by R. L. Ney


Note: BC is used for Before Common Era, and AD is used for Common Era.

     Strange markings on a hillside curiously match the eloquent letters on parchment. The graceful arch of vowels and consonants devised in the 4th century CE are echoed in carvings showing the sun, moon, and the exact locations of constellations from the zodiac.

Our guide smiles, and astonishingly covers 20,000 years of writing in a single sentence, "From stone to paper, you can find the curve of our people in a single path. Most people think the Armenian letters began with Mashtots in 406 CE. But look here, and you will find a divine inspiration 19,000 years before then."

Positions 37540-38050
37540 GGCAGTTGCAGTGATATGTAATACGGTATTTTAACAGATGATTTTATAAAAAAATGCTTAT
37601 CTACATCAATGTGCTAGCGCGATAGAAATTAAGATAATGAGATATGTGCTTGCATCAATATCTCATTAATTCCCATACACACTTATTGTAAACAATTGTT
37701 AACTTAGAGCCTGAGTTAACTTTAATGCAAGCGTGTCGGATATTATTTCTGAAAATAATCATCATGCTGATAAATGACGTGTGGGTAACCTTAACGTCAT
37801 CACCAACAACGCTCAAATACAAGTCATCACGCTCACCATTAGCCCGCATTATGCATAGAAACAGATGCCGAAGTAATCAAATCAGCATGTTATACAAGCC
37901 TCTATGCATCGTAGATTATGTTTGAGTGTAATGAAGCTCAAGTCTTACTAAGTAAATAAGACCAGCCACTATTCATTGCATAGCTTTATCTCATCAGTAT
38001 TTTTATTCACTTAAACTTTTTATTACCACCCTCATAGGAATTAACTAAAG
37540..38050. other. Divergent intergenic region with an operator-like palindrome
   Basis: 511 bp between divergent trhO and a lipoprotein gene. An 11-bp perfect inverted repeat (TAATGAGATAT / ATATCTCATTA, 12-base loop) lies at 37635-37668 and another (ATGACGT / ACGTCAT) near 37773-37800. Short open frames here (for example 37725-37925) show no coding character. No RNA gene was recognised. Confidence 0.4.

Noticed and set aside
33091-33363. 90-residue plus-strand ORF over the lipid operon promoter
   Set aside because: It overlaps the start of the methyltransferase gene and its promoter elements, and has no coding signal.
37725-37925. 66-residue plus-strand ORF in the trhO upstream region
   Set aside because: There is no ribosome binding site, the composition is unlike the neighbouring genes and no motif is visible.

Beginning from astral symbols found on the Geghama Lehr (Mountain Range) between Sevan and the Ararat Plain, including the signs of the Zodiac and star positions at Karahundj and Metsamor; to Vishaps, obelisks covered with cuneiform and pictograms, the Armenian language has its roots. From the heart of Noah to the furthest stretches of Mesopotamia, India and Europe, it spread to encompass most of the Old World. The guide points to controversy and historical fact, to scientific research and popular myth as he gathers energy with his argument.

"The glories of manuscript art have their ancestors, just as we do and if you want to believe that the center of language and culture came from this part of the world, then you canít also believe the Armenianís were illiterate at the same time. There is a source, and it came before the Mashtots Script."

postcards from armenia